Their performances in early 2011 were anything but failures–both inspiring and strange and suggestive and absurd.  Anyone who has encountered Roxane, I imagine, has had a similar experience.

And so, it seemed appropriate to ask her, here, in the most unsuccessful corner of the internet, to discourse on the failure, the complete failure, that stands in such stark contrast to the Roxane I have seen mesmerize an audience the way a flickering candle might entrance a small child.

I have always liked the idea of thematic collections. For my MA thesis, my original idea was to create a collection of stories about motion titled (E)Motion. I was young and felt terribly clever. All the stories would be about people living on the road or dealing with unstable situations, always moving toward things or away from things. I planned to write about Mormon missionaries, truck drivers, flight attendants, traveling strippers, and migrant workers, which I hoped would give way to some kind of eloquent statement about displacement, movement and emotion. Alas, that didn’t work out so well. I spent more time thinking about the thematic approach than the stories themselves so I ended up doing something quite different–though I did end up writing a couple of road stories. At the time, I was so proud of my (E)Motion title, but I am pretty mortified by it now.

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The fourth Madeleine P. Plonsker Emerging Writer’s Residency Prize, from Lake Forest College and &NOW BOOKS

This just in….
Lake Forest College is pleased to recognize fiction writer Elizabeth Gentry as the fourth winner of the Madeleine P. Plonsker Emerging Writer’s Residency Prize, awarded annually.

Gentry will be in residence on the campus of Lake Forest College from February 1 to March 31, 2012, where she will work to complete her winning manuscript, Housebound. She will receive $10,000 and, upon editorial approval, the finished book will be published by the &NOW Books imprint of Lake Forest College Press, with distribution by Northwestern University Press. She will also take part in the Lake Forest Literary Festival and offer a series of public presentations while in residence at the College. Continue reading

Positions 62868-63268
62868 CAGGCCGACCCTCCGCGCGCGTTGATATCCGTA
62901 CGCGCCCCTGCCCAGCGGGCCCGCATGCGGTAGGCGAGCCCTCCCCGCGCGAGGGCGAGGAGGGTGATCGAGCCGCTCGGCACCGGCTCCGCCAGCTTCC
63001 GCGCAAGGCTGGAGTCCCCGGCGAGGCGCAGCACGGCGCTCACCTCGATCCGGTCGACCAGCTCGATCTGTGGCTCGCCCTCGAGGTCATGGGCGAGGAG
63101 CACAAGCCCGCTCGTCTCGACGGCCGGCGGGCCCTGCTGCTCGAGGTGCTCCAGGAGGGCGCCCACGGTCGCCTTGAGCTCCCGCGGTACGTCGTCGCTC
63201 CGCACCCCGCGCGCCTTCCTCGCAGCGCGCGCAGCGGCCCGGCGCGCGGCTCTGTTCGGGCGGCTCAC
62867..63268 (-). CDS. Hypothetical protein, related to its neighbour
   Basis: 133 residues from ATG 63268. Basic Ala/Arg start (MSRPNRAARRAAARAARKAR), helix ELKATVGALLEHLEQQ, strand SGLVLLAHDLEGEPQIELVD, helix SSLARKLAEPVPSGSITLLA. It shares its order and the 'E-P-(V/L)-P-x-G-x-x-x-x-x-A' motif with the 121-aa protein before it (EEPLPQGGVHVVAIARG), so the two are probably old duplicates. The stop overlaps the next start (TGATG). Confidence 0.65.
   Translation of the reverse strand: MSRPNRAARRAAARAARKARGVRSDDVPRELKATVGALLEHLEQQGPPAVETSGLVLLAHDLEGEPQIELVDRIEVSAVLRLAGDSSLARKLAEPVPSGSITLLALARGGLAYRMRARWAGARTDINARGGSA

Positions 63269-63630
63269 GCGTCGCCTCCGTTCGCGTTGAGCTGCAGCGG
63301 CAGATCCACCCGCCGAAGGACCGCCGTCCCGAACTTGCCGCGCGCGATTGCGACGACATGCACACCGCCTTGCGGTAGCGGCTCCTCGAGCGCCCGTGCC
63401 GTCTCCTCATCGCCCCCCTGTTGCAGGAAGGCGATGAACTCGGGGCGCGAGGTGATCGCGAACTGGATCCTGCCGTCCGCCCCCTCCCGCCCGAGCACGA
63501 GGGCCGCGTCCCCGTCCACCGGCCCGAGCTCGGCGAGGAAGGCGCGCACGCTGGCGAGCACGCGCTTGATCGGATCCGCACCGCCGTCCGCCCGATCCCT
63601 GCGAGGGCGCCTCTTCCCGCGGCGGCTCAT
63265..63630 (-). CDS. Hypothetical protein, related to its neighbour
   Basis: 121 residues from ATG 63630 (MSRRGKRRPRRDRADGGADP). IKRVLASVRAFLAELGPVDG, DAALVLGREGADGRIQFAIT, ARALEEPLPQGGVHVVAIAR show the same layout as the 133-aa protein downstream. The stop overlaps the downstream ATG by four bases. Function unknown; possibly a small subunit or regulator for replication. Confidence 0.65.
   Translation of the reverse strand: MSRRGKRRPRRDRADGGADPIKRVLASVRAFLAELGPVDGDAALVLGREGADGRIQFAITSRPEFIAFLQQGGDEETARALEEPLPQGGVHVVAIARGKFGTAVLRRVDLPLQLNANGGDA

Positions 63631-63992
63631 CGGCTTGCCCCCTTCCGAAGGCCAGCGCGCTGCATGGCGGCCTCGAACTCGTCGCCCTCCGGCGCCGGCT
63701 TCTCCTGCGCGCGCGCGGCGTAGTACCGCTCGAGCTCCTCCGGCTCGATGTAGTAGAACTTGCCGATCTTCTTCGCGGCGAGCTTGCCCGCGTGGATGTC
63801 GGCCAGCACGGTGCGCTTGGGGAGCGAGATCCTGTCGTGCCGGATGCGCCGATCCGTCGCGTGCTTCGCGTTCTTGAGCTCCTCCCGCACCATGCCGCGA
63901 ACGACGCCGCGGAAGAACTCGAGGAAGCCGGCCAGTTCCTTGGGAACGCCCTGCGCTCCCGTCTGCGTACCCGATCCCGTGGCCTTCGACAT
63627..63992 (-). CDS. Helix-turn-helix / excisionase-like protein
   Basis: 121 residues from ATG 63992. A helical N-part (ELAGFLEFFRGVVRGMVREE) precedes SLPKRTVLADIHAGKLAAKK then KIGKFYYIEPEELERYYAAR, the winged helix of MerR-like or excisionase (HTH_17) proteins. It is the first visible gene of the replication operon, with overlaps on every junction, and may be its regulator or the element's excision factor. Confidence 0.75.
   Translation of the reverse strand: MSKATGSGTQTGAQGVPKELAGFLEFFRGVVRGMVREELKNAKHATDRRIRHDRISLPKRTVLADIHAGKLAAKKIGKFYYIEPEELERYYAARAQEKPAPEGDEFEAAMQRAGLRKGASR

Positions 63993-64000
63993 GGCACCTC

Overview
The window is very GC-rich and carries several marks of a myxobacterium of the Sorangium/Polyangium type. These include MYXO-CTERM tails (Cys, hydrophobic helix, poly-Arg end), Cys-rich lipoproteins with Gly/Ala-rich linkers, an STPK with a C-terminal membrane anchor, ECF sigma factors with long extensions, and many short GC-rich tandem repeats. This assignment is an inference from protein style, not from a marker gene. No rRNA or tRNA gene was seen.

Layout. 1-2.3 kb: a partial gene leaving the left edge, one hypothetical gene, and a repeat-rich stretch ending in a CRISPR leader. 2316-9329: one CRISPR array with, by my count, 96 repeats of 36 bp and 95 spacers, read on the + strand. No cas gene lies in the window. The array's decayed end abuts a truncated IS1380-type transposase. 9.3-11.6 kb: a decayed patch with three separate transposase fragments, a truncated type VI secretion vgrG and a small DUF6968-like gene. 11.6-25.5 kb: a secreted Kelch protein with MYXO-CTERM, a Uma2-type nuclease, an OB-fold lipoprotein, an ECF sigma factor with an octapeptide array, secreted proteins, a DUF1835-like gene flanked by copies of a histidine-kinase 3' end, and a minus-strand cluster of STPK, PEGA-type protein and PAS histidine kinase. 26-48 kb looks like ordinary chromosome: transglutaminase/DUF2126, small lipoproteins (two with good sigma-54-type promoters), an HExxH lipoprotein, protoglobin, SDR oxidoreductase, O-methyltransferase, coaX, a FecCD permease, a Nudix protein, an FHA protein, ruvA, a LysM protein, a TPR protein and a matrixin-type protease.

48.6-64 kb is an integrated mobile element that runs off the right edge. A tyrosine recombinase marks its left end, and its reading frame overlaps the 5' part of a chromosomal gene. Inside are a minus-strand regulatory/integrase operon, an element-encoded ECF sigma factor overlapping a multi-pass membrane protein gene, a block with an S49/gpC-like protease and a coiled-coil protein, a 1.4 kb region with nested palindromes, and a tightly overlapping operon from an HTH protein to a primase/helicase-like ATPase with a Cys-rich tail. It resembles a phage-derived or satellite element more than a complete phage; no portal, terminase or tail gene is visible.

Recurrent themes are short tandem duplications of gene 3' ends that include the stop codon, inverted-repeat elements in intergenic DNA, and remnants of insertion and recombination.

#AuthorFail 10: Laura Goldstein

Um, well, this is embarrassing: if you checked this post this morning between 9 am – 9:26, you would have found an incomplete entry: devoid of this snappy opening, and truncated, it the main text, from its full form.

Could it be that #AuthorFail has had its first fail?  Would this then equal success.

I feel miserable, I mean happy…I mean, well, something else.

As Jean Francois Lyotard notes in The Inhuman, the sun will burn out one day.  Thus, all human activity is under the sign of this eventual catastrophe (no, I don’t think he considers widespread space colonization). I wonder if the sun will fail in its great and final task, to burn into nothing.

When you look into the sky today, enjoy the steaming ball of ambivalence–before that, enjoy this serious failure of a column from Laura Goldstein.

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Printers’ Ball 2011

Artifice editor James Tadd Adcox, ready to dunk!

This past Friday was Printers’ Ball–a great annual tradition in Chicago at Columbia College put together by Poetry Foundation and Poetry magazine with the Center for Book & Paper Arts, the Chicago Underground Library, Columbia College Chicago, and MAKE magazine–under the organizational energies of Fred Sasaki.

The event was covered by Amy Yee of The Economist, here, with comments from Sasaki, Zach Dodson of Featherproof, and Danielle Chapman, director of publishing industry programs at Chicago’s Office of Tourism and Culture.

The piece also features my torso as its lead photo, and a short discussion of the Busted Books: The Great Soak guillotine/dunk tank event, where attendees chose between dunking a book (usually a classic from the “dunking library”) or a Kindle.

Note: Kindles were dunked 70+ times compared to books, which were dunked 25+ times.  We stopped counting after 100 or so dunks, but the general proportion held up for the rest of the evening.